Please note: As of January 20, 2017, information in some news releases may be out of date or not reflect current policies.
US Labor Department initiative finds 14 Lawrence restaurants owe more than $112K in back wages to 130 workers
LAWRENCE, Kan. – Hospitality industry jobs are often filled by students, temporary, or foreign workers – many of whom are new to the workforce. Among the nation’s lowest-paid workers, they are often unfamiliar with wage laws and their rights. Language barriers, fear of retaliation, and fears about immigration status can also cause them to be among those least likely to exercise their rights, leaving them vulnerable to labor violations.
To protect these workers and to prevent employers who violate the law from gaining an unfair competitive advantage, the U.S. Department of Labor’s Wage and Hour Division is engaged in an education and enforcement initiative in the hospitality industry.
In the Lawrence area, the effort has found 14 employers who owe back wages of $112,191 to 130 restaurant and hotel workers. Investigators have found violations of the Fair Labor Standards Act's overtime, minimum wage, child labor, and recordkeeping provisions.
“Unfortunately, labor violations like these are all too common in the restaurant and hotel industry,” said Karen Chaikin, regional administrator for the Wage and Hour Division in Chicago. “For these low-wage employees, being shorted in your paycheck can mean the difference between being able to feed your family, or not. We are committed to ensuring that workers take home every cent they have rightfully earned, and to providing a level playing field for employers who play by the rules.”
In the Lawrence cases violations include:
- Paying employees fixed salaries without regard to how many hours they worked, leading to overtime violations when they worked more than 40 hours in a week.
- Failing to combine hours that employees worked at multiple job sites for the same employer, leading to overtime violations when total hours exceeded 40 per week.
- Deducting the cost of uniforms from workers’ pay which reduced workers’ effective hourly wages to below the federal minimum wage.
- Improperly calculating overtime for tipped employees by paying time and one-half the cash wage of $2.13 per hour, rather than basing overtime on the full minimum wage as the law requires.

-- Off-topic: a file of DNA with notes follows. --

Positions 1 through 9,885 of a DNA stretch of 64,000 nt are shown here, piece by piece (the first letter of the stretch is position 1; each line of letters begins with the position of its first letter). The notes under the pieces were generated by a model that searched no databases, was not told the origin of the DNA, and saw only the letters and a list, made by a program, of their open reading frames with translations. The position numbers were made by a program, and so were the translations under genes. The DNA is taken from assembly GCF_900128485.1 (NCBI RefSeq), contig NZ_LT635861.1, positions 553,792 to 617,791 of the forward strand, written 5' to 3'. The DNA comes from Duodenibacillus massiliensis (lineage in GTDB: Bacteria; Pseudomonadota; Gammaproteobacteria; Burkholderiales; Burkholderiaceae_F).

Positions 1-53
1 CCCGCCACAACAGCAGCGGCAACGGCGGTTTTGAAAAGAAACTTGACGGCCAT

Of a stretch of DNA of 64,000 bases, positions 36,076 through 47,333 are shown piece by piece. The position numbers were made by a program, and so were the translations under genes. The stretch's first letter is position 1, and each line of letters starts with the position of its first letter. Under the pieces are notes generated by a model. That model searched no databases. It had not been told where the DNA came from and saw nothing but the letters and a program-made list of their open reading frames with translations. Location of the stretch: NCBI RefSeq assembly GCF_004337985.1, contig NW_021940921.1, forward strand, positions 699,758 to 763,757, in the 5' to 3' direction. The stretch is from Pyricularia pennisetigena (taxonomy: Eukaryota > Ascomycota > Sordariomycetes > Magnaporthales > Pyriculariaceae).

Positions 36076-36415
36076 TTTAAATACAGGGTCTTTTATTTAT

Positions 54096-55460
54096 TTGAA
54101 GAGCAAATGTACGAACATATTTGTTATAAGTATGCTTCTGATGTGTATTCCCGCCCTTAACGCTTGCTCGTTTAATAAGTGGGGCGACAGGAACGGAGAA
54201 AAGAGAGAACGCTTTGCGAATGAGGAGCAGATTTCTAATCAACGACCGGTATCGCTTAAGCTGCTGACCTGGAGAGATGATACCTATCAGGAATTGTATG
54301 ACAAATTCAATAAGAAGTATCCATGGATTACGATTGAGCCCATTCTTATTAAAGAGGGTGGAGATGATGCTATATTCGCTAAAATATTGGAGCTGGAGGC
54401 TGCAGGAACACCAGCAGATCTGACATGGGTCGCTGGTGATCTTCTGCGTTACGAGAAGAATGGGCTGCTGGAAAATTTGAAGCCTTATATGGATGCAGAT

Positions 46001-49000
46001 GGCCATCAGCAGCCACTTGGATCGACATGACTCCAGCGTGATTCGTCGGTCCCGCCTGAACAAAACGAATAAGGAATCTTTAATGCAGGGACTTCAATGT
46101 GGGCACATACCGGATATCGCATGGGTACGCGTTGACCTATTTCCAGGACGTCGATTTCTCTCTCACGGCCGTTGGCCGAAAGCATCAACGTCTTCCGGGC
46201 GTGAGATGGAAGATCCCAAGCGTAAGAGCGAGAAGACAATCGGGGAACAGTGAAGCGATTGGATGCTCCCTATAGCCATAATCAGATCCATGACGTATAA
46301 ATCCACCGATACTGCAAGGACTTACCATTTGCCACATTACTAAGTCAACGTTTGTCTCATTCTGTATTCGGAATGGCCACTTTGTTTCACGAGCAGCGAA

- Failing to pay for all the hours employees work.
- Requiring servers to work only for tips, and failing to show them on the payroll as employees.
- Failing to maintain accurate records of employees’ wages and hours worked.
“Many of the violations found were consistent across multiple locations, so outreach has been key to educating employers and workers,” said Ricky Robinson, acting director for the wage and hour district office in Kansas City. “Just because a pay practice appears to be an industry or local standard, doesn’t mean that it’s legal. As our work in this sector continues, we will continue both our enforcement and our education efforts.”
Investigators found wage violations at the following Lawrence establishments:
- El Potro Mexican Café
- Marisco’s Restaurant
- La Parrilla Latin American Cuisine
- Genovese Italian Restaurant
- Ten Restaurant (in the Eldridge Hotel)
- Paisano’s Ristorante’
- Tres Mexicanos Mexican Grill & Cantina
- King Buffet
- Henry T’s Bar & Grill
- Mad Greek
- Zen Zero, Incorporated
- El Sol Mexican Restaurant
- The Bird Dog Bar.
During an education and enforcement initiative, in addition to conducting investigations, the division conducts outreach events for employers and industry stakeholders to provide compliance assistance and information on legal rights and responsibilities. The initiatives also raise awareness among workers, community organizations and others regarding federal wage and hour laws and protections.
In 2014, the division began an education and enforcement initiative in the hospitality industry in Midwest college towns and resorts. Currently, the division is investigating restaurants and hotels in Madison, Wisconsin and Iowa City, Iowa. In the coming months, the effort will expand to other cities, and other states.
Nationwide, the Wage and Hour Division recovered more than $38 million for 46,902 workers in the restaurant industry in fiscal year 2015.
The FLSA requires that covered, nonexempt employees be paid at least the federal minimum wage of $7.25 per hour for all hours worked, plus time and one-half their regular rates for hours worked beyond 40 per week. An employer of a tipped employee is required to pay no less than $2.13 an hour in direct wages, provided that amount plus the tips received equals at least the federal minimum wage of $7.25 per hour. If an employee’s tips, combined with the employer’s direct wages do not equal the minimum wage, the employer must make up the difference. Employers also are required to provide employees notice of the FLSA tip credit provisions and to maintain accurate time and payroll records.
Accessible and searchable information on enforcement activities by the department is available at http://ogesdw.dol.gov/homePage.php. For more information about the FLSA and other federal labor laws, call the division’s toll-free helpline at 866-4US-WAGE (487-9243) or its Kansas City Office at 913-551-5721. Information also is available at http://www.dol.gov/whd/.